Treaty Alliance Against Tars Sands Expansion vows to fight TransCanada and Keystone Pipeline project

The Treaty Alliance Against Tar Sands Expansion has vowed to work with Indigenous and non-Indigenous communities across Canada and the United States to ensure that the Keystone XL pipeline “never gets built.”

APTN National News
The Treaty Alliance Against Tar Sands Expansion has vowed to work with Indigenous and non-Indigenous communities across Canada and the United States to ensure that the Keystone XL pipeline “never gets built.”

The coalition that includes 122 First Nations and Tribes in Canada and the United States issued a release Friday after the multi-billion dollar project was approved by U.S. President Donald Trump followed by the State Department that had until today, witheld approval of the pipeline.

“Governments should be supporting action to fight climate change and support Indigenous rights, not trying to ram through projects like the Keystone XL tar sands pipeline,” said Assembly of First Nations (AFN) Manitoba Regional Chief Kevin Hart in the release.

In granting the permit, the U.S. State Department said it concluded that Keystone XL would serve the national interest after considering a range of factors including energy security and the environment.

“This is a significant milestone for the Keystone XL project,” TransCanada CEO Russ Girling said in a statement Friday.

In Ottawa, Canada’s ministers were quick to meet with media to discuss approval of the project.

“We’re very happy because it’s going to create thousands of jobs in Canada and in the United States,” said Natural Resources Minister Jim Carr who once threatened to use soldiers against pipeline protestors. “And it’s a very good example of how the integration of the energy economy in Canada and in the United States is in the interests of both countries … if you combine the approvals that we have already made in Canada and this one today, that’s going to be about 32,000 jobs for the energy sector in Alberta. That’s a very significant number, and we’re very happy about it.”

However, Keystone XL faces more hurdles.

TransCanada still does not have deals with all the landowners in Nebraska on the pipeline’s proposed route and it lacks a permit in that state. Protesters also promise they will try to stop the project, which would help carry Alberta crude to U.S. refineries.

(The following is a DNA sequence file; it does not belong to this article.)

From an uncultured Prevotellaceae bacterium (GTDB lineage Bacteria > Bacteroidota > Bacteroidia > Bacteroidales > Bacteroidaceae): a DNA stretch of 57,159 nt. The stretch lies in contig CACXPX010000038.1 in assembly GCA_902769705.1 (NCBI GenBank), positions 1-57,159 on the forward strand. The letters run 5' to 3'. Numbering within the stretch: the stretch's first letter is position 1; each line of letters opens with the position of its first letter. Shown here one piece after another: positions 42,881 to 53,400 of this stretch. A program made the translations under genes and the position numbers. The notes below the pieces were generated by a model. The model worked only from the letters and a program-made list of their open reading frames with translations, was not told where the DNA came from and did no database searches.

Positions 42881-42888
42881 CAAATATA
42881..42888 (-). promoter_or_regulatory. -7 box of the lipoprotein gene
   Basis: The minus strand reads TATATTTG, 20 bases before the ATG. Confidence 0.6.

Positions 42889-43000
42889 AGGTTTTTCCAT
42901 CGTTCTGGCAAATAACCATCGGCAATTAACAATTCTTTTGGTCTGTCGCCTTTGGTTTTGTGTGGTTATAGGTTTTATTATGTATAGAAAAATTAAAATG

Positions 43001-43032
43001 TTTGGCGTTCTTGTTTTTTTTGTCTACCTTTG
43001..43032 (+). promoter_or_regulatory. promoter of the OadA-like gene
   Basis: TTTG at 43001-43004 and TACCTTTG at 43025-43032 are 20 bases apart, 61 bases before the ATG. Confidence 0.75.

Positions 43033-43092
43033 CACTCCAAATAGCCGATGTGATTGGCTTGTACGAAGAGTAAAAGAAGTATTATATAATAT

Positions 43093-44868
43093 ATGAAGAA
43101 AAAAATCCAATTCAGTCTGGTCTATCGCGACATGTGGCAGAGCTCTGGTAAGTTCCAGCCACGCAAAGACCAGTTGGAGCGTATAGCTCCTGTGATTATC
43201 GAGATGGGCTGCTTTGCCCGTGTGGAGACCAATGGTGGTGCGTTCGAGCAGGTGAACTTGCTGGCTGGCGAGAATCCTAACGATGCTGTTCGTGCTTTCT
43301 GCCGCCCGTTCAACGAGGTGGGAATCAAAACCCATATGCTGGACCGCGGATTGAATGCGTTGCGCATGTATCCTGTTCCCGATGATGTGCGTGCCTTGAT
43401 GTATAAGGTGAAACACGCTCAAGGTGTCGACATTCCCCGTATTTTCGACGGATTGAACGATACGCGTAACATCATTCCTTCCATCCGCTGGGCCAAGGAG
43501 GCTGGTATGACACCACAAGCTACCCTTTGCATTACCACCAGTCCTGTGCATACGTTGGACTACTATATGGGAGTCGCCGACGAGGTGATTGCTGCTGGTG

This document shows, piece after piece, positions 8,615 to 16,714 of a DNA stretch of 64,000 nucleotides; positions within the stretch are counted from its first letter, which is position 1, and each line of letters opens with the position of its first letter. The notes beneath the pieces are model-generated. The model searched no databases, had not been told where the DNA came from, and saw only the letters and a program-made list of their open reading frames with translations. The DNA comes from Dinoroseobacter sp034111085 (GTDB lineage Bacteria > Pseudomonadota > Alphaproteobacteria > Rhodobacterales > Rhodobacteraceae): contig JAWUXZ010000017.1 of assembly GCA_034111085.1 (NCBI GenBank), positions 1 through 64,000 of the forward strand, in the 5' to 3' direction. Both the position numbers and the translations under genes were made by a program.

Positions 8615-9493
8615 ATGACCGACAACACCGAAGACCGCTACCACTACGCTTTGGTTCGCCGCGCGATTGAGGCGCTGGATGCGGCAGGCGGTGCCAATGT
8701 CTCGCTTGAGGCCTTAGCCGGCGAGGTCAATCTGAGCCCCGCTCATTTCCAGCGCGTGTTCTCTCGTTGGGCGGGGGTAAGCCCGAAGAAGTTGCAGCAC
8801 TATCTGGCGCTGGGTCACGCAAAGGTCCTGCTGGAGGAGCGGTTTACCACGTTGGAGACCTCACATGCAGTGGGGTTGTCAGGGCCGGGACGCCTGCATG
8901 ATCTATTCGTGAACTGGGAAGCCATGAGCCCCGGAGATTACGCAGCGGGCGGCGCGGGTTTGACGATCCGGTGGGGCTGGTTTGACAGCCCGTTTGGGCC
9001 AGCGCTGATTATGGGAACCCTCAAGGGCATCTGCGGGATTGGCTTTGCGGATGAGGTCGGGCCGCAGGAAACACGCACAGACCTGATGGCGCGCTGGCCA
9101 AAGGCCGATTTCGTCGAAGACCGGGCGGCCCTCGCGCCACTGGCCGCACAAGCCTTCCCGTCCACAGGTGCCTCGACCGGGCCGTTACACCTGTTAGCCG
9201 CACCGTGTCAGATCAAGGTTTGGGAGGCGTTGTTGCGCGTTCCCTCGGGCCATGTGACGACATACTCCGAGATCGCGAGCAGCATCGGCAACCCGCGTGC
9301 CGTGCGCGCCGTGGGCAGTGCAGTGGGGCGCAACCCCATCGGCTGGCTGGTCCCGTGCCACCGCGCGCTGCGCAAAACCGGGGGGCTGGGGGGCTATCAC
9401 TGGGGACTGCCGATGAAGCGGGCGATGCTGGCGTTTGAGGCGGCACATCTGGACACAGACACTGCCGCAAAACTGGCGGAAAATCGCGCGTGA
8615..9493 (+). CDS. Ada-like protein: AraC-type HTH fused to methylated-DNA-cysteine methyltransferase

The Calgary-based company said Friday it would continue to work with key stakeholders throughout Nebraska, Montana and South Dakota to obtain the necessary permits and approvals to advance this project to construction.

This is good news for a Liberal government that is trying to get tar sands oil to foreign markets.

Canada has been working hard to ensure that Keystone moved forward. Ministers, including Environment and Climate Change Minister Catherine McKenna, have been flying to Washington D.C. to meet with lawmakers about Canada’s interests, including the environment and Keystone.

“So in terms of the Keystone pipeline, that was a campaign commitment. We supported it before we were elected,” said McKenna. “As the Prime Minister said just last week, that you – we wouldn’t get pipelines approved without a serious climate plan, and we wouldn’t get a serious climate plan without pipelines, and so this is good news. It’s going to mean good jobs, but we’re – we’re all in on climate change, and I think you saw that in the budget by the significant investments. We’ve got a Climate Plan. We’re working with the provinces and territories.”

Trump signed an executive order in his first week in office that invited TransCanada to reapply for a permit and promised a decision within 60 days. The 60-day timeline in Trump’s executive order was to expire Monday.

“We greatly appreciate President Trump’s administration for reviewing and approving this important initiative and we look forward to working with them as we continue to invest in and strengthen North America’s energy infrastructure,” Girling said.


“Indigenous peoples across the continent will stand together to protect our rights and our traditional territories. 122 First Nations and Tribes have now signed the Treaty Alliance Against Tar Sands Expansion and we will work together and reach out and build allies to stop this project which threatens the lands, waters and environment,” said Hart.

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